Being perceived as a partner of a well-known business organization helps potential clients get over some of the initial resistance to using library resources for anything other than entertainment or homework.
It can be difficult to build relationships with organizations that may view your effort as competing for funding and support, but it is necessary. Consistent communication is the most useful tool. Externally, relationships with existing entrepreneurial organizations can only be built through regular, sometimes persistent, contact, or by having a regular presence in shared media. In addition to regular print, radio and television contacts, we used our own resources — our monthly newsletter, The Source; our monthly local cable TV show, also posted to the library’s YouTube channel; as well as our other messaging and social media platforms — to promote our services. Our community partners also helped us push out information about the new Small Business Services.
As part of the ULC cohort, we learned a great deal about cross-promotion. There are all kinds of events you can use as opportunities to tell your organization’s story. Do not discount the old standards, though; several of our patrons have found us through a flyer at their local coffee shop, or have recommended that we ask their church for space on the community board. There will always be people who do not already attend the library, or for whatever reason are not aware of the resources available to them from other sources. The only way to reach those people is to go to where they are and put it right in front of their eyes, and then deliver on what you offer them.
Internally, regular updates and training for staff on our progress or on new resources helps those who are not officially part of the Business Services program feel more comfortable, preparing them to either answer business questions directly or know what to refer to our business-focused staff. Staff have demonstrated that they are comfortable learning and training on library resources or offerings that fall outside of their comfort zone, since they know it won’t be totally up to them to implement it — some of the pressure is off them. We’ve partnered with our Career Center and our Outreach Services Department to tap into those already-robust patron bases, and that has also been quite successful. We’ve increased the number of staff recruited to attend vendor or database training events in part by assuring them that it will not totally be “their” job. We are even adding a new full-time position to build a bridge between Small Business Services and the Career Center, which should ease internal tensions and allow for more ambitious joint programming.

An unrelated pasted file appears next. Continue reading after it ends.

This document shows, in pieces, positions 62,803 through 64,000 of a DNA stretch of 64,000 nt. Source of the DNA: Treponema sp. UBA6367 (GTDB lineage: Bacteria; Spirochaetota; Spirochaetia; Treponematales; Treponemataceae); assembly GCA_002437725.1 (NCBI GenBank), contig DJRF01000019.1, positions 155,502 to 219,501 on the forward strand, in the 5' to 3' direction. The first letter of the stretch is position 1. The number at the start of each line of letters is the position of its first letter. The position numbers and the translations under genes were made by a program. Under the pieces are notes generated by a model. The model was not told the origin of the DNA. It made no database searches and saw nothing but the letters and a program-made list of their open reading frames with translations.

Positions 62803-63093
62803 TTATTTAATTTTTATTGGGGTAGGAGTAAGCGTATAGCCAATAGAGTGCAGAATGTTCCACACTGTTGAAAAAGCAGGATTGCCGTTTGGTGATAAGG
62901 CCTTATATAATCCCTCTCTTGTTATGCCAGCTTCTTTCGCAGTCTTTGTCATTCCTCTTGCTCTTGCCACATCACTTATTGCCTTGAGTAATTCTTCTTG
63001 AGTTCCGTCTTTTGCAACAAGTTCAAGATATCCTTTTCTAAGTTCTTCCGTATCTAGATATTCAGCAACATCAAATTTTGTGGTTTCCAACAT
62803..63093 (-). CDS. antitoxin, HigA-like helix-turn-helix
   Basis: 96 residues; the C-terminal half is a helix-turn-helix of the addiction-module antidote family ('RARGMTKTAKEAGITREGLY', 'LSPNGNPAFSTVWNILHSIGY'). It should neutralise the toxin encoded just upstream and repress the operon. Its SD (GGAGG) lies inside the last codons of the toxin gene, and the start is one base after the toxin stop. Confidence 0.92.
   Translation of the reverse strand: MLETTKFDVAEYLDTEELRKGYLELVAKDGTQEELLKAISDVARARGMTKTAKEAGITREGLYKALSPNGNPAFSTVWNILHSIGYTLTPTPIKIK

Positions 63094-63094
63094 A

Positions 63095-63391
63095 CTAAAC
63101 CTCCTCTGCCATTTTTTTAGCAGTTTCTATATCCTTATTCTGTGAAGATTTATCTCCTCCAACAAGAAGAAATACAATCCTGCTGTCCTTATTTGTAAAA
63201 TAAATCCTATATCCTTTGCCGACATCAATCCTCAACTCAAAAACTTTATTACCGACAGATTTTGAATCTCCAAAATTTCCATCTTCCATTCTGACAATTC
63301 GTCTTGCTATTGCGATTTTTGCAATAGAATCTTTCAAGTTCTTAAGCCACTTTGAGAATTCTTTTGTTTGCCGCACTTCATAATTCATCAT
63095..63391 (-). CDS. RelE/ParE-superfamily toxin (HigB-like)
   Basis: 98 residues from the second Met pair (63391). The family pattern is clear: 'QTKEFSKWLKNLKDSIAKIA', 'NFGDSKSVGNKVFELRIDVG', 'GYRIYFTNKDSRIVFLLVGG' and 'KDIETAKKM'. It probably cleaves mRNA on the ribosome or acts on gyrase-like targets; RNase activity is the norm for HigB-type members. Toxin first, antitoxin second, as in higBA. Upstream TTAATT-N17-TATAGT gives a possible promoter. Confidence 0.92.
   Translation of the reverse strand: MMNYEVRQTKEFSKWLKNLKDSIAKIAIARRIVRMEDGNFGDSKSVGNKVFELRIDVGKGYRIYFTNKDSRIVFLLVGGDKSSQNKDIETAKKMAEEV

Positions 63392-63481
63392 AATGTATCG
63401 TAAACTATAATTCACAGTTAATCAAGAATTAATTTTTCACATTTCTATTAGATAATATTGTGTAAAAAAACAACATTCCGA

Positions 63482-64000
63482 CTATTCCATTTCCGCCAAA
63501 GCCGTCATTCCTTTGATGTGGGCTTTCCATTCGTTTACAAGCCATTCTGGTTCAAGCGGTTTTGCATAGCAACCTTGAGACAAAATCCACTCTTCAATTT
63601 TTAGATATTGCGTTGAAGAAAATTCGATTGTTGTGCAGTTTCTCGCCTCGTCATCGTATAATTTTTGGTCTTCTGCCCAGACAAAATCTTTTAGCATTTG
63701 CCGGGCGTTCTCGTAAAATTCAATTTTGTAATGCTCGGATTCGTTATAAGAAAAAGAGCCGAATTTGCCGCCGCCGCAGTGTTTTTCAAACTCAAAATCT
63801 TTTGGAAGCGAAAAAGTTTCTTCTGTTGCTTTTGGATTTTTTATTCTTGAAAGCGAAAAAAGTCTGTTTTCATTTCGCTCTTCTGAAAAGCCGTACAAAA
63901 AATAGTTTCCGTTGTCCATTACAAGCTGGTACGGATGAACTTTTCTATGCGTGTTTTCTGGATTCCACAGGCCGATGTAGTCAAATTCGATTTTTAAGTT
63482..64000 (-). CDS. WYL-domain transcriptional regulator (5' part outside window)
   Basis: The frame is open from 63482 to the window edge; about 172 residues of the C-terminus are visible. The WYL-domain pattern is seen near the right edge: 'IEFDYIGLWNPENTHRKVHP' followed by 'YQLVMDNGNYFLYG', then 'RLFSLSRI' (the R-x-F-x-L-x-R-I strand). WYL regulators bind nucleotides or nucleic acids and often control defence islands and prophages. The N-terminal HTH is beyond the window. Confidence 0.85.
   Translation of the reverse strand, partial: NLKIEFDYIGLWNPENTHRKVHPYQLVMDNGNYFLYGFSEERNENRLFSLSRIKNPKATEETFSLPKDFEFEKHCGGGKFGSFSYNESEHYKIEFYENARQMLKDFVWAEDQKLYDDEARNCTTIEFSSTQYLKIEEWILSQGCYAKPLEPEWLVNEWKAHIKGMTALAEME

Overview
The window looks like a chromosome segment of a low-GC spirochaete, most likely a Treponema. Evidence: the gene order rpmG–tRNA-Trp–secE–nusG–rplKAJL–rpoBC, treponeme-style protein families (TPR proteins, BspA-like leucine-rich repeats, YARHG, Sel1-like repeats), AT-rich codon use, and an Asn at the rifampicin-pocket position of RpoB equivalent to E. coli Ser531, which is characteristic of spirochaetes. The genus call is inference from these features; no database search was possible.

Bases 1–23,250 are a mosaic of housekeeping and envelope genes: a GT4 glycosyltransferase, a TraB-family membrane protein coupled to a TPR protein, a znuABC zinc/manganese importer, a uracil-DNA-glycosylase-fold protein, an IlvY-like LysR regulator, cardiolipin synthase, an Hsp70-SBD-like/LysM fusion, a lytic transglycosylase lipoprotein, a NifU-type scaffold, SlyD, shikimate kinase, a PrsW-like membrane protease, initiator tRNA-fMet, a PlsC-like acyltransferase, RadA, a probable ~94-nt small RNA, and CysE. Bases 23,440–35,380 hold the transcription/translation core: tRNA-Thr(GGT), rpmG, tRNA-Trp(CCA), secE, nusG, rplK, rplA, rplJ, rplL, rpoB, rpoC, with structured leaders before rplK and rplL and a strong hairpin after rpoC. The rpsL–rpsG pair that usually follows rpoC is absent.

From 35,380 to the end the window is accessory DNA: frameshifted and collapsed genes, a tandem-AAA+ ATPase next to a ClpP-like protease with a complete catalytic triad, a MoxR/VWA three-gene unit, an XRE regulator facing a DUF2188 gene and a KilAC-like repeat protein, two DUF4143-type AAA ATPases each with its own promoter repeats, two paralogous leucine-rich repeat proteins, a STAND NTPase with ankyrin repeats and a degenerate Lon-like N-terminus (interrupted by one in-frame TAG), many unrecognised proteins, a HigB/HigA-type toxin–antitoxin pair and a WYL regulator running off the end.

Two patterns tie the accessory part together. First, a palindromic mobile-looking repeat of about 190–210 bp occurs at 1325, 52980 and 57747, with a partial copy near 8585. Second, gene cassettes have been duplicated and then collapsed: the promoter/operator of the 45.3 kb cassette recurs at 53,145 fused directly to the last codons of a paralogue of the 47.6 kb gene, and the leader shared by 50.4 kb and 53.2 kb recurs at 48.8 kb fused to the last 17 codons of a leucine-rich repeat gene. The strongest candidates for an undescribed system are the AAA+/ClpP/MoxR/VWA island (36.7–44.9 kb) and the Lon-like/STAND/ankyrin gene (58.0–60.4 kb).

The library’s most useful tool has always been its people. We know how to build relationships. Interacting with business owners and business resource groups is just another kind of relationship. It takes time, energy, intent and sometimes money, and like any new enterprise, it may be a while before you start to see returns on your investment — but it’s a big blue ocean out there, and the more you get out there and learn from your community, the bigger a fish you’ll be.
Spencer Watts has served as director of the East Baton Rouge Parish Library since 2013.
Andrew Tadman serves as the coordinator of the library’s reference services, including Library Information Service, Special Collections, the Career Center and the newly established Small Business Service.
Natalie Denby is the library’s first business librarian.
#ULCchat Recap: Reaching and Engaging Underserved Entrepreneurs
Urban Libraries Council
Our second live Twitter chat held in November was designed to raise awareness of the library’s critical role in supporting underserved entrepreneurs and inclusive economic recovery.
Equitable Access to Entrepreneurship for Immigrants and Refugees
King County Library System
Discover how King County Library System systematically engaged their community to better serve and learn about the aspirations of entrepreneurs who are immigrants and refugees.